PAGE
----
Mixed or average reviews - based on 7 Critics What's this?

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  • Summary: With levity and sadness, two grown children and their aging parents struggle with the decision whether the older generation should stay in the house where they have lived for fifty years. Shot in the house where the director’s parents lived for close to fifty years shortly after they moved out, the film’s semi-autobiographical story is memorably acted by a small ensemble cast led by Elliott Gould. Shot in sequence in three weeks with a heady mix of improvisational work by both author Richard Ledes and his cast, the film’s personal approach to its subject captures a universal story uniquely told. (Virgil Films & Entertainment) Collapse
Score distribution:
  1. Positive: 4 out of 7
  2. Negative: 0 out of 7
  1. Reviewed by: Peter Gerstenzang
    Sep 18, 2012
    Mostly, it captures how old age decimates even the people who don't suffer from it.
  2. Reviewed by: Stephen Holden
    Sep 20, 2012
    Except for a subplot about a missing cat that suggests that Fred may be considerably dottier than he appears, the movie gets almost everything right about the uncomfortable moment when grown children are forced to be their parents' parents.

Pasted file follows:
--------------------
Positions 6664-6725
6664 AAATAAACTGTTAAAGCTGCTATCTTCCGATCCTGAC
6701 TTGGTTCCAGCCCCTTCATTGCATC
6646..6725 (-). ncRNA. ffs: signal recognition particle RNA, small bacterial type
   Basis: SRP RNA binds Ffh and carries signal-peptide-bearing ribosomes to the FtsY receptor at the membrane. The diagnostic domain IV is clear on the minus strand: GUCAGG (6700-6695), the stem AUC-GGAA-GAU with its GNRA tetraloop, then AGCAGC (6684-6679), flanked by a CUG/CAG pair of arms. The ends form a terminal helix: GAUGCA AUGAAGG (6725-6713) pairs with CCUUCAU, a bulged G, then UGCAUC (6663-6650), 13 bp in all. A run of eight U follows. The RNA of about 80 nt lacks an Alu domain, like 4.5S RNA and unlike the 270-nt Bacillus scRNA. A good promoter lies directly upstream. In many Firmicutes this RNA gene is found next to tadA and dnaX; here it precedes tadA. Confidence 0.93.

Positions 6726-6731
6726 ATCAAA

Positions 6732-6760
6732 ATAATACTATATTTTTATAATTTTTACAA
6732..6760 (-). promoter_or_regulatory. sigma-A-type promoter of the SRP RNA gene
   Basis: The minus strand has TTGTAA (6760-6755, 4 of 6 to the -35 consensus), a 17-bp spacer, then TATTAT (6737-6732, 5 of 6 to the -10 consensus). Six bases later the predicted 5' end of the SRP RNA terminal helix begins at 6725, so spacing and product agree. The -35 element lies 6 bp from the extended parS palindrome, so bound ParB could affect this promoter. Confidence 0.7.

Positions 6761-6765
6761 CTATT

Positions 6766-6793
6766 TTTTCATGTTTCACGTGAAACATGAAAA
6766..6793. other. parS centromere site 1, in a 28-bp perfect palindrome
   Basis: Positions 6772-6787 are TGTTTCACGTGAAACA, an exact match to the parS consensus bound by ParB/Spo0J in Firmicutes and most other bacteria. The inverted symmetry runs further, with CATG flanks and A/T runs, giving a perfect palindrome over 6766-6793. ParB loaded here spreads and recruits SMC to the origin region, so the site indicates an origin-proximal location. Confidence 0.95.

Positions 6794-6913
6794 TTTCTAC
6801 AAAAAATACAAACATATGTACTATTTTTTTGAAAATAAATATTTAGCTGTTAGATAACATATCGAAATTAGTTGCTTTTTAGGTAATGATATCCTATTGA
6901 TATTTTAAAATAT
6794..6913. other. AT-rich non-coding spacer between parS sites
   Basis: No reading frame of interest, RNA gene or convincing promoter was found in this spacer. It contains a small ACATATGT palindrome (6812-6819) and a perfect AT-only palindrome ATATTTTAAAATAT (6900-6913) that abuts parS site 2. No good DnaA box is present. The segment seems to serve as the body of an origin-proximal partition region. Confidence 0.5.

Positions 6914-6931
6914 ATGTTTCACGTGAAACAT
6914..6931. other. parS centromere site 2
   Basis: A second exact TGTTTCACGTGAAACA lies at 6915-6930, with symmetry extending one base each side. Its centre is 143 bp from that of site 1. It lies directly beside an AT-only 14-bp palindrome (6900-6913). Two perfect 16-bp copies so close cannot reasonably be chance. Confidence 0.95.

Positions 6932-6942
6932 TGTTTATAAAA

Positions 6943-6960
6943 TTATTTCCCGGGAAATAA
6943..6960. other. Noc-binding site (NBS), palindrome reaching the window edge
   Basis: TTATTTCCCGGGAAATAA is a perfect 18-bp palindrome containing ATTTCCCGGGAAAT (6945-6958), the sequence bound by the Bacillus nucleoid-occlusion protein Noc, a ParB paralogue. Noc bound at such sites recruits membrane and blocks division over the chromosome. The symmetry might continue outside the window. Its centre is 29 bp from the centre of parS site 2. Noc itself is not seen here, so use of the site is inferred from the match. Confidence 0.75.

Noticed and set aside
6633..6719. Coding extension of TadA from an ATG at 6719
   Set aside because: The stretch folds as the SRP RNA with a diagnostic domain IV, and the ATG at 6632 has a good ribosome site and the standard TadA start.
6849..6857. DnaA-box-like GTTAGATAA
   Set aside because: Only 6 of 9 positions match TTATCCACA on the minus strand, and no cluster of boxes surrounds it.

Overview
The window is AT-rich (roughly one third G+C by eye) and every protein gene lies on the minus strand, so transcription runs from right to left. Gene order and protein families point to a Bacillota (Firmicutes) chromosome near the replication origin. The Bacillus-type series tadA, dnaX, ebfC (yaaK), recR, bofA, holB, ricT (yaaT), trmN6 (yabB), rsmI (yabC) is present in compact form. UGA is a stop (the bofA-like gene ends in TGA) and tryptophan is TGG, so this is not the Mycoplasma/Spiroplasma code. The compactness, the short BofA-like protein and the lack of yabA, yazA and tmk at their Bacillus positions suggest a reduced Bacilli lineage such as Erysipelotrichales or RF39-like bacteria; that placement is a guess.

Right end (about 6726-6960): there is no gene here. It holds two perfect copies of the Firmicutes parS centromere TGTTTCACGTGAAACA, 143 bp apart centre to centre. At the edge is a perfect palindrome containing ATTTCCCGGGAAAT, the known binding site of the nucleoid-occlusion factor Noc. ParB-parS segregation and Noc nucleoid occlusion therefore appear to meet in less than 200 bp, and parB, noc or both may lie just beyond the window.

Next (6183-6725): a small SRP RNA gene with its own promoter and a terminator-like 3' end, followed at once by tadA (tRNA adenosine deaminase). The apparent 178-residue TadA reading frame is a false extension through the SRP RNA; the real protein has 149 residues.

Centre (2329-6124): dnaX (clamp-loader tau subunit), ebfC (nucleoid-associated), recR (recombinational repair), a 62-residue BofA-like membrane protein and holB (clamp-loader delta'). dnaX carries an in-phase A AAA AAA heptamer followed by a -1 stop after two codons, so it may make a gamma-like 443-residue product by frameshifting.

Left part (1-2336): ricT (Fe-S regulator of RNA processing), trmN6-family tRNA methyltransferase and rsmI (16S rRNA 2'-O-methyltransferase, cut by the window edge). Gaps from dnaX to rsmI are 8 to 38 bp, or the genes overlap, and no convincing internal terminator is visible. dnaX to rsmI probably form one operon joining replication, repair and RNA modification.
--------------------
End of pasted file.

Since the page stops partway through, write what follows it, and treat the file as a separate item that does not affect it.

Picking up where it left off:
3. Reviewed by: Bill Goodykoontz
    Oct 23, 2012
    The bigger issue is that the film is more a slice of life than a real journey. It's an intriguing slice, but the real depth is in the performances, not the story. [18 Oct 2012]
  4. Reviewed by: Farran Smith Nehme
    Sep 21, 2012
    This carefully observed slice of life is dragged down by the dreary and distracting hand-held camerawork.
  5. Reviewed by: Guy Lodge
    Sep 18, 2012
    Irregularly spiked with some droll sitcom-style humor, this thoughtful but exceedingly modest miniature will be best nursed within the festival circuit.
  6. Reviewed by: Mark Olsen
    Sep 27, 2012
    It also points to one of the movie's most nagging problems: Stuck somewhere between personal memoir and universal truth, Fred Won't Move Out ends up being neither.
  7. Reviewed by: Roger Ebert
    Oct 10, 2012
    The film is not a compelling drama so much as a poignant observation of a sad situation.